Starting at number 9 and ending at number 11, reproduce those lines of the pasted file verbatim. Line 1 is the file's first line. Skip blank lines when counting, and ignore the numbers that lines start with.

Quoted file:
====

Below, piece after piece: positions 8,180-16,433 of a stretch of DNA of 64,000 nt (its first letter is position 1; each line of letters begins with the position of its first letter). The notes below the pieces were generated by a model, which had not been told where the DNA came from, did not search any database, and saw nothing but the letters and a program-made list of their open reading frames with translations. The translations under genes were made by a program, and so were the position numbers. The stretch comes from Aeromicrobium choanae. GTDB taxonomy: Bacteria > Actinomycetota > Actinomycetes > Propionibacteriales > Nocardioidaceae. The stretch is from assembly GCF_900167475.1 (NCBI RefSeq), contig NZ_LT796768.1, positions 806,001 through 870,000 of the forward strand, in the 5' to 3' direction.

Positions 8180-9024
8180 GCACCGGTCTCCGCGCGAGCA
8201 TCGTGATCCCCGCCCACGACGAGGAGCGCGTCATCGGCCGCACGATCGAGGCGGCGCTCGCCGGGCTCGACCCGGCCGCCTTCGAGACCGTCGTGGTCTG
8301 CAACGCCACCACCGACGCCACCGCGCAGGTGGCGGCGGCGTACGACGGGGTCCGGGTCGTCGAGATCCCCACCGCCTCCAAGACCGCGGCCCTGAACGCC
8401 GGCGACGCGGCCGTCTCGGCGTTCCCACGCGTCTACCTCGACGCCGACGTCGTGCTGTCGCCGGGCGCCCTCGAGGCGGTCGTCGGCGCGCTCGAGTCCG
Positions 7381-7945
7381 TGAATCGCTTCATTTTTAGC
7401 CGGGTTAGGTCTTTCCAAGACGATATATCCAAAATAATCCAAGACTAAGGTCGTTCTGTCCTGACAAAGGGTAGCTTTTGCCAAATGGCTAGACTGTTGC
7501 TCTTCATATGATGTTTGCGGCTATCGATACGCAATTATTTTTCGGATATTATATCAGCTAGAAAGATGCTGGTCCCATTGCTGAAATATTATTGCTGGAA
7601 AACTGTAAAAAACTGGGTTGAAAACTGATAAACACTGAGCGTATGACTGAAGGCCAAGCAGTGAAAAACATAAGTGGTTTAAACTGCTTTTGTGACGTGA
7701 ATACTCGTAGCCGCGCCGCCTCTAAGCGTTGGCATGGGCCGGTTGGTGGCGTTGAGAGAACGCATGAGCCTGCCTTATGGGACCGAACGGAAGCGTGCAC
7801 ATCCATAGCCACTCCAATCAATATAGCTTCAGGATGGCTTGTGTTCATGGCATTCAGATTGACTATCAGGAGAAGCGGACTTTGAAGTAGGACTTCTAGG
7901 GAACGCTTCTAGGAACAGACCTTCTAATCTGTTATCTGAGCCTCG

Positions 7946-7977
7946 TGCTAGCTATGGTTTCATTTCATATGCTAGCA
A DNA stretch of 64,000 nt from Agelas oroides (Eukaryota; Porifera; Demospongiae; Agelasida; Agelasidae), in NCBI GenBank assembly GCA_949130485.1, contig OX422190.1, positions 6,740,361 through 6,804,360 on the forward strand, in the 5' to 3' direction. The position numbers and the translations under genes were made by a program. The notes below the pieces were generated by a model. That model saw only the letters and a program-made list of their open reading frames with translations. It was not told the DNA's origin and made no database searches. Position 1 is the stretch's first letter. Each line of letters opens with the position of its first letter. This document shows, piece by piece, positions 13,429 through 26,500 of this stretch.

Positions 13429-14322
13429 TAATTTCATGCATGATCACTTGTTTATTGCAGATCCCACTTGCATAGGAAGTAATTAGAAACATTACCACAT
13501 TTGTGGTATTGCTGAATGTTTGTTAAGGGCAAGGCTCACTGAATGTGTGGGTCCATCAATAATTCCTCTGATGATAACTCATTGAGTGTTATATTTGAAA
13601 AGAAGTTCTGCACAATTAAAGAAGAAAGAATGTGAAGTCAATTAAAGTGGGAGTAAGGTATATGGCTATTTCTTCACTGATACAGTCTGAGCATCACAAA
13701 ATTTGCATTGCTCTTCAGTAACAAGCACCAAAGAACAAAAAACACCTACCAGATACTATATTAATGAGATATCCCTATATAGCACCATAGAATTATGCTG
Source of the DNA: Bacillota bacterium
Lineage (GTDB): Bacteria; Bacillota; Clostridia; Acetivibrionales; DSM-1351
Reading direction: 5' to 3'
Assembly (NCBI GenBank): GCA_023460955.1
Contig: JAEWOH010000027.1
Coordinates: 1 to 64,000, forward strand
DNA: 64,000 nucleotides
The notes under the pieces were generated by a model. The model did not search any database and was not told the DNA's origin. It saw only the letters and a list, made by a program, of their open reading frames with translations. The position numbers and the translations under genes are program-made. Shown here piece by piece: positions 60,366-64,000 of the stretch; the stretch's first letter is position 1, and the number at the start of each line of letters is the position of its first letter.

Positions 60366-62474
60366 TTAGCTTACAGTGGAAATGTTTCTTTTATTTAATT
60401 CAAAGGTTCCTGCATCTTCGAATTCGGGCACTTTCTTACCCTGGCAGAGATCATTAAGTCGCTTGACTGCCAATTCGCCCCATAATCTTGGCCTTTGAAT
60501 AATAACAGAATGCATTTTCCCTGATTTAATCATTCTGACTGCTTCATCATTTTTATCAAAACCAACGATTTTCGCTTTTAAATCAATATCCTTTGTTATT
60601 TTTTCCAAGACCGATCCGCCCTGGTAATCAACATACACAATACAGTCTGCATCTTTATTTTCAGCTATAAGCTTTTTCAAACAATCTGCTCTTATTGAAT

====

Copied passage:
7401 CGGGTTAGGTCTTTCCAAGACGATATATCCAAAATAATCCAAGACTAAGGTCGTTCTGTCCTGACAAAGGGTAGCTTTTGCCAAATGGCTAGACTGTTGC
7501 TCTTCATATGATGTTTGCGGCTATCGATACGCAATTATTTTTCGGATATTATATCAGCTAGAAAGATGCTGGTCCCATTGCTGAAATATTATTGCTGGAA
7601 AACTGTAAAAAACTGGGTTGAAAACTGATAAACACTGAGCGTATGACTGAAGGCCAAGCAGTGAAAAACATAAGTGGTTTAAACTGCTTTTGTGACGTGA